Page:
Transcript for Hillary Clinton's Exit Plan for Syria's Assad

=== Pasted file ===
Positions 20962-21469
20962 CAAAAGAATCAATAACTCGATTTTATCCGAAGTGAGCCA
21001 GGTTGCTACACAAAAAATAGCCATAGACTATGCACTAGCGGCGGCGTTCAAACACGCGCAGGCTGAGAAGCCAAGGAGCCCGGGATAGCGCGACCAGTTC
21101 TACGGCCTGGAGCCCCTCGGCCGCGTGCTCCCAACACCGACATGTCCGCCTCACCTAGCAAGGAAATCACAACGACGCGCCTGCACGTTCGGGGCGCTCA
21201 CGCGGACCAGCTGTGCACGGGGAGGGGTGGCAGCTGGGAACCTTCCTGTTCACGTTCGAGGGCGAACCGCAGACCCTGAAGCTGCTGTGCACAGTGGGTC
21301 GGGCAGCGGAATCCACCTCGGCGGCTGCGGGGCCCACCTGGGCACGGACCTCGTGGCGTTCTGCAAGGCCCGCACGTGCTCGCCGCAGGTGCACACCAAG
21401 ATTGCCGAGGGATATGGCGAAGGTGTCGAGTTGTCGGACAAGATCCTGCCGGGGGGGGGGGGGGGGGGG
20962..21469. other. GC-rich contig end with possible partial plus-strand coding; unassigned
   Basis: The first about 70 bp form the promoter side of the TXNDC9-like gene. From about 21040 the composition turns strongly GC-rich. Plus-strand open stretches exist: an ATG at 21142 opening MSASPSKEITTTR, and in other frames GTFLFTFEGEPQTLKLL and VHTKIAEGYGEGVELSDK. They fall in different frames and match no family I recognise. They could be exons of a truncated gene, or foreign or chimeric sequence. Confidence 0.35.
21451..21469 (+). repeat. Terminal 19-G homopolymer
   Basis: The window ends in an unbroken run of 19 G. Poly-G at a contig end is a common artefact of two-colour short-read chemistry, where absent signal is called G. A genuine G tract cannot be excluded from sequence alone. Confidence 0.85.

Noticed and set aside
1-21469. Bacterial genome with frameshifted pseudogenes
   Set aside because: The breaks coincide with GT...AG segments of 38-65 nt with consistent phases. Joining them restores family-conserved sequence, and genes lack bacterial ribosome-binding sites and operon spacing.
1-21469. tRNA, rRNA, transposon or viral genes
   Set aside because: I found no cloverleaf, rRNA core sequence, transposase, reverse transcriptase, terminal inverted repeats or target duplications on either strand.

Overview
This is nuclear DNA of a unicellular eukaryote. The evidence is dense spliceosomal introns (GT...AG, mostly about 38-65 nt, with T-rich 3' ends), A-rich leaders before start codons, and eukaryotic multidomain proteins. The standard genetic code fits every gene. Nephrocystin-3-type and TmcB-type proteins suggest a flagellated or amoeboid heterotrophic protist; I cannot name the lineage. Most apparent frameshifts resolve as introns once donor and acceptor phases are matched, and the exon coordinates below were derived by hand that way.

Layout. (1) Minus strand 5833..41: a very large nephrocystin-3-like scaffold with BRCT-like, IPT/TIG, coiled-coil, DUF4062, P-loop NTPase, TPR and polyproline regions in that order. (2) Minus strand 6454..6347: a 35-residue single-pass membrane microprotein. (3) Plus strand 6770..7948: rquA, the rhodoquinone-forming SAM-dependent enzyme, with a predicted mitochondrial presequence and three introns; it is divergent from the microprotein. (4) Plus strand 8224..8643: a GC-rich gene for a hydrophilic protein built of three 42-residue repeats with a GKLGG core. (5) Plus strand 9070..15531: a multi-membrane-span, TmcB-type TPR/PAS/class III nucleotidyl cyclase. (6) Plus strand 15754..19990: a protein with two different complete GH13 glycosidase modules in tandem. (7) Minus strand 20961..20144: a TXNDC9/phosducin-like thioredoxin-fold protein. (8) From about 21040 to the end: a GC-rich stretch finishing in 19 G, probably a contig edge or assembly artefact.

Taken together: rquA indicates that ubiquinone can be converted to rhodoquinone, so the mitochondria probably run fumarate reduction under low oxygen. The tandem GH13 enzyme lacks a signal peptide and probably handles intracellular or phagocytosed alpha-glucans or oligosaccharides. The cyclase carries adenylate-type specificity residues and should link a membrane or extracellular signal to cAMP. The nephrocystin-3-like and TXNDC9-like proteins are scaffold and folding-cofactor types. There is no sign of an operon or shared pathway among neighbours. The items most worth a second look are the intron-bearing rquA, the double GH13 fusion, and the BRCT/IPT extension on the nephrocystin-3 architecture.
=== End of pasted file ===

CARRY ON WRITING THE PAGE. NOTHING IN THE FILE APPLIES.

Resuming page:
We begin with the worldwide reaction today to a dangerous move in syria. Chemicals, dead ly gas loaded onto weapons near an airfield there. One drop could kill within minutes. So, world leaders are mobilizing tonight, deciding what they're going to do. And abc's senior foreign affairs correspondent martha raddatz takes us inside that story. Reporter: Today, hillary clinton, overseas, trying to tind some dip mroep matic way to end this increasingly dangerous conflict. 20 months of fighting, 40,000 lives lost. And now the chilling possibility of an air attack with deadly nerve agents. There is no question that we remain very concerned that the regime might very well consider the use of chemical weapons. Reporter: A senior u.S. Official saying that over the weekend, the syrian military loaded components of the nerve gas sarin into bombs on or near syrian airfields. They have not loaded the bombs onto aircraft, but the threat remains. Once these chemicals are poured into weapons, artillery shells, bombs that can be dropped from airplanes, they can be good up to almost two months. Reporter: The syrian government claims it will not use chemical weapons. But president assad is feeling the pressure from opposition forces who have gained strength and are now moving on the capital, damascus. Jeremy bowen, with our bbc partners, is there tonight and reports assad's forces are waging a fierce defense. Throughout the day and after dark, when I'm speaking to you, there are quite steady explosions of shell fire, outgoing artillery fire, going into the suburbs around the center of the city, where I am. Reporter: Residents are caught in a worsening cross fire. People who came from areas that are being shelled, they are on the streets, many children, sometimes you see them crying, old people are sleeping on the ground. Reporter: But nothing is this horrific war has gotten the attention of u.S. Officials more than this chemical weapons threat. These reports may mean that the united states and our allies are facing the prospect of an imminent use of weapons of mass destruction in syria. This may be the last warning we get. Reporter: I can tell you ning for all sorts of con tin jen sips is already well under way. But military action would not be easy. It could take upwards of 75,000 troops to secure those chemical weapons, which no one is eager to provide. But president obama, diane, has warned that using those weapons is a red line.
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